Emerson, the spearhead of the nineteenth-century American Transcendentalist movement and the writer of the 1836 work, Nature, is perhaps best known for his creed of self-reliance and his friendship with Henry David Thoreau of Walden and Civil Disobedience fame; however, in his musings on what it was to be a man, Emerson often considered what it meant to be a child. My research on this subject took me back to the Houghton Library at Harvard, where the bulk of his papers are kept, but also to the Boston Athenaeum (a private library), and the archives at the Concord Free Public Library – where I was fortunate to be present when a donor arrived with a letter written by Louisa May Alcott, and was permitted to be only the second person to read it!

I also took the time to research papers on fellow Transcendentalist, A. Bronson Alcott, and on New England witchcraft (including a fascinating trip to Salem); to attend a conference on Henry David Thoreau’s bicentennial; and to give a paper on ‘Growing Tomorrow: A Transcendental Education’ at a conference in Concord, Mass., on ‘The Alcotts, the Thoreaus and the Quest for Social Justice’. Much of the content of both conferences focused not only on the issues of the nineteenth-century but on those of our own – and it was interesting to see how little wider concerns differed between academics in the US and in the UK, and how relevant the lessons of Thoreau’s ‘Civil Disobedience’ are still felt to be.

I was recently elected to the Board of the Ralph Waldo Emerson Society, and look forward to supporting the work of other academics in this field. For more information on the work of the Ralph Waldo Emerson Society, visit:

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Jane Austen and money

In memory of the 200th anniversary of Jane Austen’s death, and the launch of the new £10 note, featuring Austen, at Winchester Cathedral, Rebecca Bullard has written a piece on Austen and money for the Reading research blog:

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Diversifying Assessment

Thank you for contributing to the ‘Diversifying Assessment’ Survey Monkey

Dr Maddi Davies writes:

Dr Chloe Houston and I would like to thank the 95 students who completed our ‘Diversifying Assessments’ Survey Monkey poll. We appreciate very much the time you took to answer the questions and the detail you provided. This is going to help us a great deal in reflecting on our assessment and feedback practices.

The results of the Survey are presented below (with many thanks to Michael Lyons for producing these charts):

DEL Assessment & Feedback Survey Results (Summer 2017)

A total 95 DEL students took part in the survey. 85% said they valued the opportunity to be assessed with diverse methods.

The Assessed Essay was by far the most popular method of assessment, followed by the learning journal. However, only a small proportion of students have been assessed with a learning journal so it is likely that a very high percentage have stated it to be their preferred method of assessment.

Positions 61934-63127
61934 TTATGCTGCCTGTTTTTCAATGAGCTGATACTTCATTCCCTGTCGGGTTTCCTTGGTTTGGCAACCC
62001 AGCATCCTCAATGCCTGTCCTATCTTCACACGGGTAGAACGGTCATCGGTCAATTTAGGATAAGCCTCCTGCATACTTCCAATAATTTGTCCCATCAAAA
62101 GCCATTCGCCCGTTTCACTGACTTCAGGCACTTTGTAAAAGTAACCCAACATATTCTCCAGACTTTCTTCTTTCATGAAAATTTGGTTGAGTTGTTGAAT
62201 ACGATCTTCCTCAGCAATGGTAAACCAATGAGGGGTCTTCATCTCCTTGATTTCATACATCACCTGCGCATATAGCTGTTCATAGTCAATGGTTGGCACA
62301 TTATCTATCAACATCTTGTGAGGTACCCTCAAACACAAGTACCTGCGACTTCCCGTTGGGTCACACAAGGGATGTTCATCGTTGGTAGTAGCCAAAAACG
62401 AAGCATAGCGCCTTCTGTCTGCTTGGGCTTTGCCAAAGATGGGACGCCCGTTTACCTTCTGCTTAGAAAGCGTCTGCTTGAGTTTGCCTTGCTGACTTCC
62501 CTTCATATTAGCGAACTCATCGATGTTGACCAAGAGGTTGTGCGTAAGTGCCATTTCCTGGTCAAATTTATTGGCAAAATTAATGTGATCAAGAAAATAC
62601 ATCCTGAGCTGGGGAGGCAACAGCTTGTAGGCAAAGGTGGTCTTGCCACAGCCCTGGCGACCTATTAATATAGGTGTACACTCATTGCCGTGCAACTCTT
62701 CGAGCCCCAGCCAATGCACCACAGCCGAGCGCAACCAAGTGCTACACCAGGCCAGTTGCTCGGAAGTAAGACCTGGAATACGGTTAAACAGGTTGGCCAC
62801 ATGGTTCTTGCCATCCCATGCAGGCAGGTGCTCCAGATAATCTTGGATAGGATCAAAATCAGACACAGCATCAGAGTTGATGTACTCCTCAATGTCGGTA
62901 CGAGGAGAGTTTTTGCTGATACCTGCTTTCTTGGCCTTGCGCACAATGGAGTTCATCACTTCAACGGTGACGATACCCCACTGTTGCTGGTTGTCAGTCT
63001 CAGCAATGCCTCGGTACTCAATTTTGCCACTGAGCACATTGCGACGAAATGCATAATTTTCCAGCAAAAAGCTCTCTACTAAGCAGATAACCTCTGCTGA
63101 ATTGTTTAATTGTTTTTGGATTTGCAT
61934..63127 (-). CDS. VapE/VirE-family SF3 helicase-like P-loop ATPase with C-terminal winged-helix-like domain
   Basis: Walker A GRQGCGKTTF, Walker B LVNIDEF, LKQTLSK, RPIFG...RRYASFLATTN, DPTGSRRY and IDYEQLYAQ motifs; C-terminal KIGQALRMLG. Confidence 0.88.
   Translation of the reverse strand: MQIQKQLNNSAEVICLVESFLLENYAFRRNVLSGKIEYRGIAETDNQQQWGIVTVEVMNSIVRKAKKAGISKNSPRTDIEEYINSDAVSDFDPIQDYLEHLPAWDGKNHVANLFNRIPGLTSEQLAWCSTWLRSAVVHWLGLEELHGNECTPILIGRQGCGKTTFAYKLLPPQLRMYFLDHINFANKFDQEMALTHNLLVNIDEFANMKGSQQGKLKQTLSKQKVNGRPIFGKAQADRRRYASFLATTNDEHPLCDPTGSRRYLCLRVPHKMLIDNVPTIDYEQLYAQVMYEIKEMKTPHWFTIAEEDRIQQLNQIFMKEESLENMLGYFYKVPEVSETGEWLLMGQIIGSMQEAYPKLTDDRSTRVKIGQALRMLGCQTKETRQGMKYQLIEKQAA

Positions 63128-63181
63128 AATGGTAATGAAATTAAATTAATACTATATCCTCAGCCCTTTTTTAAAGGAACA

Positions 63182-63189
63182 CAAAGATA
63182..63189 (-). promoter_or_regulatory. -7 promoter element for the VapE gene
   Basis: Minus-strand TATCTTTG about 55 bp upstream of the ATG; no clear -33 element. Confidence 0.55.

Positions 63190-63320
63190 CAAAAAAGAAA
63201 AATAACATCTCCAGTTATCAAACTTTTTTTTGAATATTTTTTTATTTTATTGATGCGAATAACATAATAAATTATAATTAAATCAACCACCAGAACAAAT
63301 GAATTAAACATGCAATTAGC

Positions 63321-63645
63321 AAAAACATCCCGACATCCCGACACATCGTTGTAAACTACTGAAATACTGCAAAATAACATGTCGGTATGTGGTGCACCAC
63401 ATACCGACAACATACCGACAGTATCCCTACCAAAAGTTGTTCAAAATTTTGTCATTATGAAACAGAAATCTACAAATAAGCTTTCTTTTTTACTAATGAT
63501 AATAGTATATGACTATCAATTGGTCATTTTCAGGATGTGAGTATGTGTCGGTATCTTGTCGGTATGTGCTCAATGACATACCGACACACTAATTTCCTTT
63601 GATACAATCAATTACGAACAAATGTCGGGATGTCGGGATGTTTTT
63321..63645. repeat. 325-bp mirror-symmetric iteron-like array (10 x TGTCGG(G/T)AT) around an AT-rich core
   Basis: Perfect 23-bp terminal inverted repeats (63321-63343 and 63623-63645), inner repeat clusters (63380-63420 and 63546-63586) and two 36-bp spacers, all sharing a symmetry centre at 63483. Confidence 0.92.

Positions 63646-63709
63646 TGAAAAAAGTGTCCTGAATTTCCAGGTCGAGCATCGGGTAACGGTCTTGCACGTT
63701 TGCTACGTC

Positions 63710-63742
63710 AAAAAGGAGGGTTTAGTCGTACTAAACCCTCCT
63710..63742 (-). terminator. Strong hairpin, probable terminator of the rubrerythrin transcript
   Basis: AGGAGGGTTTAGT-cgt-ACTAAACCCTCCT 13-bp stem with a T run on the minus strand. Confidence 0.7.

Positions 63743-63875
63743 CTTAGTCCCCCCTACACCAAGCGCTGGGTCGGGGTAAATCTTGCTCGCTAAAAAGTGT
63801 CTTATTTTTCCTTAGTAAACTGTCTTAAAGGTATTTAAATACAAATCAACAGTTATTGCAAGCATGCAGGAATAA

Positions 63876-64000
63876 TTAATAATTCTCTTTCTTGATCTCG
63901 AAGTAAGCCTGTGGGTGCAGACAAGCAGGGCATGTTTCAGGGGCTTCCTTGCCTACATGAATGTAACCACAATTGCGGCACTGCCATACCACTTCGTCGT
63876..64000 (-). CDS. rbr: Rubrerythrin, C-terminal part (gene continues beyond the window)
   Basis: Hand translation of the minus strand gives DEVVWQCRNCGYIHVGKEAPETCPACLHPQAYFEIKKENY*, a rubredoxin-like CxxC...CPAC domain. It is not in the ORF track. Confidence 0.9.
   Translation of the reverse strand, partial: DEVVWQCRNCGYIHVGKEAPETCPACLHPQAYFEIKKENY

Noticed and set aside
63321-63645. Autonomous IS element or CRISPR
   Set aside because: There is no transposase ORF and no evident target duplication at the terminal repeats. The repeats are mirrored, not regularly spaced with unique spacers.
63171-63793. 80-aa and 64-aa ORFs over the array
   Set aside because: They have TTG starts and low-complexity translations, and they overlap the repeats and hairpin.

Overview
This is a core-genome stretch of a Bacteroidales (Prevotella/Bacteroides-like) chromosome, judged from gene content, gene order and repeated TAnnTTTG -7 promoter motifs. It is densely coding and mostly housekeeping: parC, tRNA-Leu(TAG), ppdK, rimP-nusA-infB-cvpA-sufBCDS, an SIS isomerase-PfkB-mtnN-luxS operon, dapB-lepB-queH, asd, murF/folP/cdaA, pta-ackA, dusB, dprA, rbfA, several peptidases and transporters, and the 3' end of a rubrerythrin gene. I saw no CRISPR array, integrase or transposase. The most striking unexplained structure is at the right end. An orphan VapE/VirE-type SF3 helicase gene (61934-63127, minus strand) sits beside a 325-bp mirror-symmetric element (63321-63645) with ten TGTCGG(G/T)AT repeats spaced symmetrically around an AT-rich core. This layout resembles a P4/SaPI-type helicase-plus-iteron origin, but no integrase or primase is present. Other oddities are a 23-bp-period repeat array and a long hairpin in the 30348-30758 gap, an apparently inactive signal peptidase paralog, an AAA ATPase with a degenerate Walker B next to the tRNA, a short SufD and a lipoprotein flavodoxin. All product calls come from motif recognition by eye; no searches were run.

Students gave an average score of 5.1 for the level of assessment on their programmes, with 5 being both the mode and the median scores.

34% found the level of detail covered most useful in feedback, 24% the feedback on writing style, 16% the clarity of the feedback, and 12% its promptness. 7% valued alternative characteristics (eg. ‘sensitivity’) and 7% did not respond to this question.

66% said they always submit formative essays, 18% regularly, 8% half of the time, 4% sometimes, and 4% never do.

40% said they always attend essay supervisions for their formative essays, 14% regularly, 10% half of the time, 22% sometimes, and 14% never do.

The constructive responses to the ‘feedback’ questions were particularly useful and we will be taking comments forward to the next academic session. At our recent Exams Board, our external examiners praised the detail and the quality of our feedback and noted that it is an example of sector good practice. They added that they hope our students read the detailed feedback we provide! While there are always improvements that can be made to any system, the externals’ comments usefully remind us that DEL surpasses many other UK HE Literature Departments in its feedback quality. We will continue to reflect on our feedback practices and continue to enhance its usefulness to our students so that it works effectively to augment attainment.

We will be holding a second student focus group meeting next term (this is a year long project), again in my room, and again with up to 12 students drawn from each year group responding to our questions and assessment ideas. We have funding for this project and we are able to offer a £10 Amazon voucher (and plenty of doughnuts) for every group contributor to say thank you for taking part. Six students have already indicated that they would like to be a member of the next focus group – please look out for emails and posters early next term asking for another 5 or 6 volunteers (or just email me or Chloe). We want to include you as we review our assessment and feedback systems so that we can respond to your input. Thank you once again for all your help so far.